contact person: Surajit Atha (firstname.lastname@example.org)
This project is part of the NSF funded MRSEC (Materials
Research Science and Engineering Center) established in September 2000 at
the University of Virginia.
growth of Si-Ge over Si (001) has been studied over the decades. The lattice
mismatch between Si-Ge layer and Si (substrate) leads to a Stranski -Krastinov
growth mode. The strain build up due to this lattice mismatch is relieved
either by islanding or formation of dislocations, or both. When islanding
occurs, the final surface morphology consists of small dot like structures
(of the order of 10s to 100s of nanometers), which are often referred to as
quantum dots (due to possible quantum confinement of electrons/holes in
them). For using these q-dots for any technological application, it is
necessary to get a control over the alignment of the dots, which poses a
fundamental problem. Part of the aim of this project is to study the
possibility of guiding the formation of the dots using the Focused Ion Beam
(FIB). The project also derives its motivation from the promising concept of
Quantum Cellular Automata (QCA), which is described in brief below.
Four quantum dots placed at four corners of a square make up
the basic unit cell of QCA.
The unit cell has two extra electrons which are free to tunnel between the
four dots. Columbic repulsion would keep the electrons at the two opposite
corner dots, thus giving the two states of existence of the cell, “0” and
“1” as shown. The state of one cell directly affects the state of the cell
next to it. Cells can be arranged together to form logic gates to be used in
complex circuits. Thus information about the state can be transmitted at
extremely low currents/power dissipation. The QCA technology has these
advantages over the present CMOS technology: Low power dissipation, High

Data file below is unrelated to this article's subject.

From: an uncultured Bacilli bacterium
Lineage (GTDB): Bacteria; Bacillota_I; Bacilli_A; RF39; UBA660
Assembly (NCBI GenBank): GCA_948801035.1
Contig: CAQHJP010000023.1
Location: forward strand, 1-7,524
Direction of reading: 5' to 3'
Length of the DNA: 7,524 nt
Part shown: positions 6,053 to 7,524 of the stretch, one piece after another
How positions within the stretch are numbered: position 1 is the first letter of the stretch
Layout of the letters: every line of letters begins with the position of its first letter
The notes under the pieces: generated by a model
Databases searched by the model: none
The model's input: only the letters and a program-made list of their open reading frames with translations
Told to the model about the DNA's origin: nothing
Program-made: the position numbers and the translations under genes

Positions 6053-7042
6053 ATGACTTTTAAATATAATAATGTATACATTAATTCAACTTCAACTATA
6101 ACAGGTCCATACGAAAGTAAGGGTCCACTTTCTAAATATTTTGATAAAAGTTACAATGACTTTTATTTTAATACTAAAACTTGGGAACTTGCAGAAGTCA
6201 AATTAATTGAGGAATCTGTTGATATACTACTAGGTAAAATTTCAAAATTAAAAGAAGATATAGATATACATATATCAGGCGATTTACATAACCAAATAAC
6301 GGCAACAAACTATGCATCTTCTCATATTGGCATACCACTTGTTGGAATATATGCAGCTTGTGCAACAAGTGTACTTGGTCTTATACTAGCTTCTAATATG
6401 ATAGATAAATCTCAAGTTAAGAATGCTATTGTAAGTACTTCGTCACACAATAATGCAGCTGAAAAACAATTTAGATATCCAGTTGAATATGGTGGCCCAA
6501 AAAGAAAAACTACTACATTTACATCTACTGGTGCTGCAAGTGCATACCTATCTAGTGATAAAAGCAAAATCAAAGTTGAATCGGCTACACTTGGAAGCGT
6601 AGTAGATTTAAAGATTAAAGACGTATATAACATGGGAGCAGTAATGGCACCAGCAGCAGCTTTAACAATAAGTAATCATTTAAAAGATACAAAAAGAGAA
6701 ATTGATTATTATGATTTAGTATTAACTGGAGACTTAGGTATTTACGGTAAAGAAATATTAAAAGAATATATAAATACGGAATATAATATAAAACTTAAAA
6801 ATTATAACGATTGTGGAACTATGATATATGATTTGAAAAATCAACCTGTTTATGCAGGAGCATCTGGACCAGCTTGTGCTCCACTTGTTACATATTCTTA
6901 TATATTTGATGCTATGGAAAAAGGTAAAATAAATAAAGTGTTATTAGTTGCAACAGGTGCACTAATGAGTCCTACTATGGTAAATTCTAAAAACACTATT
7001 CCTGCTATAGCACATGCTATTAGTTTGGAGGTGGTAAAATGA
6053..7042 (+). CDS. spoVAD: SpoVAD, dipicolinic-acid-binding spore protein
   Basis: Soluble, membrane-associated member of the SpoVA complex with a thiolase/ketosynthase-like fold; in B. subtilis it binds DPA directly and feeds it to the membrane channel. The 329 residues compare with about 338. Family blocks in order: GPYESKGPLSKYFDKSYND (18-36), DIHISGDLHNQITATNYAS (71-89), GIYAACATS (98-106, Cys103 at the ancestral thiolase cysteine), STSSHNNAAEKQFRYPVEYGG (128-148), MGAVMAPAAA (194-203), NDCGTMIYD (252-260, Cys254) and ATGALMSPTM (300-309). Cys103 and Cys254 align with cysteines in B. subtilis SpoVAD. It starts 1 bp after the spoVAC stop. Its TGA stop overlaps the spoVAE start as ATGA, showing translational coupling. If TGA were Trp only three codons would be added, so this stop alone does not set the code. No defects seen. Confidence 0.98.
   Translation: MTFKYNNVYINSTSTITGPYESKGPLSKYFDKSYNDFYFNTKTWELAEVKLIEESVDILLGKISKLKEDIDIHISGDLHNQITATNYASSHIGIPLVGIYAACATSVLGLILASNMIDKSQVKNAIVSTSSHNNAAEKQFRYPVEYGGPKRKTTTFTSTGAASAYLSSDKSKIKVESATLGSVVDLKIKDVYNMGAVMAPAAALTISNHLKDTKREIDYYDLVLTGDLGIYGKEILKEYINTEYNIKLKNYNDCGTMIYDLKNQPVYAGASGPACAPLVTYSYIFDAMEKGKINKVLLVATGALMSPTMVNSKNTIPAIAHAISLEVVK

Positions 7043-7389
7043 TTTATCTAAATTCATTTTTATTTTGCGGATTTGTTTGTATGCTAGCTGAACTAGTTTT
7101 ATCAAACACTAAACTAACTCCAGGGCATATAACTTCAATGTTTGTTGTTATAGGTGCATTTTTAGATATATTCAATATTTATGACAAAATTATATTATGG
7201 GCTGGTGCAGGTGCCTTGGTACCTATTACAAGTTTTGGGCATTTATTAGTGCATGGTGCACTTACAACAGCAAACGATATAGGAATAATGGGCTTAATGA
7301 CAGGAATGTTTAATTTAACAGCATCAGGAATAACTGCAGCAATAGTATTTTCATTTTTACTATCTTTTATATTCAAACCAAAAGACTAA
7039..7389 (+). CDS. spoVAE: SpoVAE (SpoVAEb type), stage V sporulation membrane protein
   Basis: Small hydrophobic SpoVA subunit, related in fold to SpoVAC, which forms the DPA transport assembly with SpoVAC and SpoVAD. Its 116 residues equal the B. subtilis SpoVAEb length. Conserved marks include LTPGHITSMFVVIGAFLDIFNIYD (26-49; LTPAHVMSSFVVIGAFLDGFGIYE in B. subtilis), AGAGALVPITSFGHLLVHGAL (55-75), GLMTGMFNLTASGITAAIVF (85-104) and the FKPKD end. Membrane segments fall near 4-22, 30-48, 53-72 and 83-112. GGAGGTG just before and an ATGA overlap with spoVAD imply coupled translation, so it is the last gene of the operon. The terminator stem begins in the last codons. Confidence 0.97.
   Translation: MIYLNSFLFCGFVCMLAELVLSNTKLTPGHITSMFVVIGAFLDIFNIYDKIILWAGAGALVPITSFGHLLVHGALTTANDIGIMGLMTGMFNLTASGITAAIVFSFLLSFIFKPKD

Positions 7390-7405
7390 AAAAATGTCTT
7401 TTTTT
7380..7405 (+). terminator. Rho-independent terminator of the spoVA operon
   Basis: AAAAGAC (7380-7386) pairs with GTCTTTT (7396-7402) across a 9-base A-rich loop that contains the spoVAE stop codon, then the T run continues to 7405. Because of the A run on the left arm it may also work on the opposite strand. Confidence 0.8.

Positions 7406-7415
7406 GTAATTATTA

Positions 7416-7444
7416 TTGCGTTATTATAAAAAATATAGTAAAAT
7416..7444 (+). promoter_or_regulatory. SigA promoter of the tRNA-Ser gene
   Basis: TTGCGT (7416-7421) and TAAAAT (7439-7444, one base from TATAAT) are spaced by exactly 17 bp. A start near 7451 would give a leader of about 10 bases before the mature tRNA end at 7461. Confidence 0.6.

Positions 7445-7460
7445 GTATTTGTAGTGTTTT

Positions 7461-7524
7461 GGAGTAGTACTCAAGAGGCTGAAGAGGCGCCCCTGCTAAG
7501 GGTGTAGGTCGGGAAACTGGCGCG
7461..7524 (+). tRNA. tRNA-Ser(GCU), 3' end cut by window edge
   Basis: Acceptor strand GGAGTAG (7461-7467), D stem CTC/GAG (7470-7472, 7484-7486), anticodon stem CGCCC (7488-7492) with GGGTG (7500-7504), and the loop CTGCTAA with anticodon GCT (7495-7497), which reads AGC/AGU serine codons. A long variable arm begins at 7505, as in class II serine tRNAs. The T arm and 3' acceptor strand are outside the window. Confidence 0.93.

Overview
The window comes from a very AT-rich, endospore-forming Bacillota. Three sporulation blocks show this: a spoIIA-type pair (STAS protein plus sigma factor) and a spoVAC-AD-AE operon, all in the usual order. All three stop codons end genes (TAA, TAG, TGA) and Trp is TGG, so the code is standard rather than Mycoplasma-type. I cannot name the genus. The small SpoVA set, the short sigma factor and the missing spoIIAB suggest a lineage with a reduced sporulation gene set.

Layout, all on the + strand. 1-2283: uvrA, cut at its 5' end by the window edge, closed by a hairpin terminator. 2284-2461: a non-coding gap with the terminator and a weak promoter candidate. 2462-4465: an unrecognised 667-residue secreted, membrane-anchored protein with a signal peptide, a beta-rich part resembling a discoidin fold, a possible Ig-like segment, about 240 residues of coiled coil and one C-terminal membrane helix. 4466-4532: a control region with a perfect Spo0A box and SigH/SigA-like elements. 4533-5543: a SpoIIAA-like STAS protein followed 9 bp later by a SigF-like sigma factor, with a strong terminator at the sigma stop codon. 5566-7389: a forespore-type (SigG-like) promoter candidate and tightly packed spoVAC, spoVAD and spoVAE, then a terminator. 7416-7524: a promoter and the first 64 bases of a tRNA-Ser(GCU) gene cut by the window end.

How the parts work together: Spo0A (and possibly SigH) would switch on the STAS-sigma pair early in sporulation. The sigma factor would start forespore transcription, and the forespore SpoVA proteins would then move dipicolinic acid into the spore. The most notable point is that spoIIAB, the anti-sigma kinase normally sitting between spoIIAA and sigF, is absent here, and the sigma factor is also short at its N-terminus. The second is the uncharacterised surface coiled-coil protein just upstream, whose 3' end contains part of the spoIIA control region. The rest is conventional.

speed operation, Miniaturization.
For developing functional semiconductor QCA, organization of
the quantum dots with respect to position and size is of utmost importance.
To achieve this, here we are exploring two distinctive methods, namely FIB
pre-patterning of the surface (Ex-situ/in-situ patterning), and use of a
unique Quantum Fortress (QF) structure (see work of J. Gray)
FIB pre-patterning: The Si surface is patterned
using the FIB prior to growth of Ge/Si-Ge in the MBE chamber, the pattern
dimensions ranging from a few microns to a few nanometers. The substrate
then undergoes normal cleaning and growth in the MBE chamber. These patterns
affect the positioning of the Ge/Si-Ge quantum dots, by altering the
conditions (energy, chemical, etc.) at the surface and subsurface regions.
Fig 1: FIB patterned Si (001) surface showing 0.7 micron mesas (left) and
one single mesa (out of the same group) after epitaxial growth of 10 ML of
Ge at 650ºC (right), showing the preferential growth of q-dots on the mesa
region, and at the edges.
work suggests that the q-dots preferentially form at the edge of a patterned
mesa, which is expected from energy considerations. They are also more
likely to form on the untouched mesa surface than the FIB-milled hole.
Patterning (by Martin Kammler at IBM):
Working on a UHV–CVD-TEM chamber, Martin used in-situ patterning on Si
substrates, before annealing and growing on them. His results show that even
though no surface morphological effect of the pattern remains after the
annealing, the q-dots preferentially grow at the FIB touched sites. This
result may be attributed to the chemical effect of the Ga atoms implanted in
the subsurface region during the FIB patterning, and the effect is dependent
of the dose of Ga implant (see Fig. 2).
Fortress: Unique 4-walled fortress type structures have been observed.
while growing SiGe on Si under certain conditions; these are termed as
quantum fortress (QF). These structures are being investigated as a possible
structure for a unit QCA cell, for these naturally form a stable four dot
(ridge) structure. For more details on these see work by J.Gray.
Besides formation of QCA like structures, lithography work is
also being done towards contacting these nanometer scale cells to the “outer
world”. A combination of FIB deposition and Electron beam & optical
lithography is being used to contact these structures, and low temperature
measurements are being carried out for the electronic testing of these
structures, to test the feasibility of their being used as semiconductor QCA
For more details
about this work, contact Surajit Atha at